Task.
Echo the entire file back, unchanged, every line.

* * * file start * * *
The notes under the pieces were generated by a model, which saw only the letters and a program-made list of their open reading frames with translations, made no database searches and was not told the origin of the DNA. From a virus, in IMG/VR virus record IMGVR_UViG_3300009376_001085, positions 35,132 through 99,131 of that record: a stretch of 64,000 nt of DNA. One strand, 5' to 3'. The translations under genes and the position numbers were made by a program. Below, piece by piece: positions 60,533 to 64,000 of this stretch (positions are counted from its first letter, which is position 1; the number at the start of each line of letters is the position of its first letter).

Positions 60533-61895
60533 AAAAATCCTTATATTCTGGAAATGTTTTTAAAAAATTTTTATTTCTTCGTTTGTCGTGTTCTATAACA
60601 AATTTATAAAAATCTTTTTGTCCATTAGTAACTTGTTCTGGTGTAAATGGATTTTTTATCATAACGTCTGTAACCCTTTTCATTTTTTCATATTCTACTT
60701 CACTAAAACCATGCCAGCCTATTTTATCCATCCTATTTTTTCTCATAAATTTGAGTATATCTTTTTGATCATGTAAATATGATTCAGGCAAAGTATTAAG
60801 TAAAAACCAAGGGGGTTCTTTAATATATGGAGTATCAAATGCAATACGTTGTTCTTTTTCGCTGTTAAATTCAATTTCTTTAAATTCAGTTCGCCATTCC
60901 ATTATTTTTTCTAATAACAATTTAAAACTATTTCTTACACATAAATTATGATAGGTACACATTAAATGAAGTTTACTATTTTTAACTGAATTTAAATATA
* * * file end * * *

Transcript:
The notes under the pieces were generated by a model, which saw only the letters and a program-made list of their open reading frames with translations, made no database searches and was not told the origin of the DNA. From a virus, in IMG/VR virus record IMGVR_UViG_3300009376_001085, positions 35,132 through 99,131 of that record: a stretch of 64,000 nt of DNA. One strand, 5' to 3'. The translations under genes and the position numbers were made by a program. Below, piece by piece: positions 60,533 to 64,000 of this stretch (positions are counted from its first letter, which is position 1; the number at the start of each line of letters is the position of its first letter).

Positions 60533-61895
60533 AAAAATCCTTATATTCTGGAAATGTTTTTAAAAAATTTTTATTTCTTCGTTTGTCGTGTTCTATAACA
60601 AATTTATAAAAATCTTTTTGTCCATTAGTAACTTGTTCTGGTGTAAATGGATTTTTTATCATAACGTCTGTAACCCTTTTCATTTTTTCATATTCTACTT
60701 CACTAAAACCATGCCAGCCTATTTTATCCATCCTATTTTTTCTCATAAATTTGAGTATATCTTTTTGATCATGTAAATATGATTCAGGCAAAGTATTAAG
60801 TAAAAACCAAGGGGGTTCTTTAATATATGGAGTATCAAATGCAATACGTTGTTCTTTTTCGCTGTTAAATTCAATTTCTTTAAATTCAGTTCGCCATTCC
60901 ATTATTTTTTCTAATAACAATTTAAAACTATTTCTTACACATAAATTATGATAGGTACACATTAAATGAAGTTTACTATTTTTAACTGAATTTAAATATA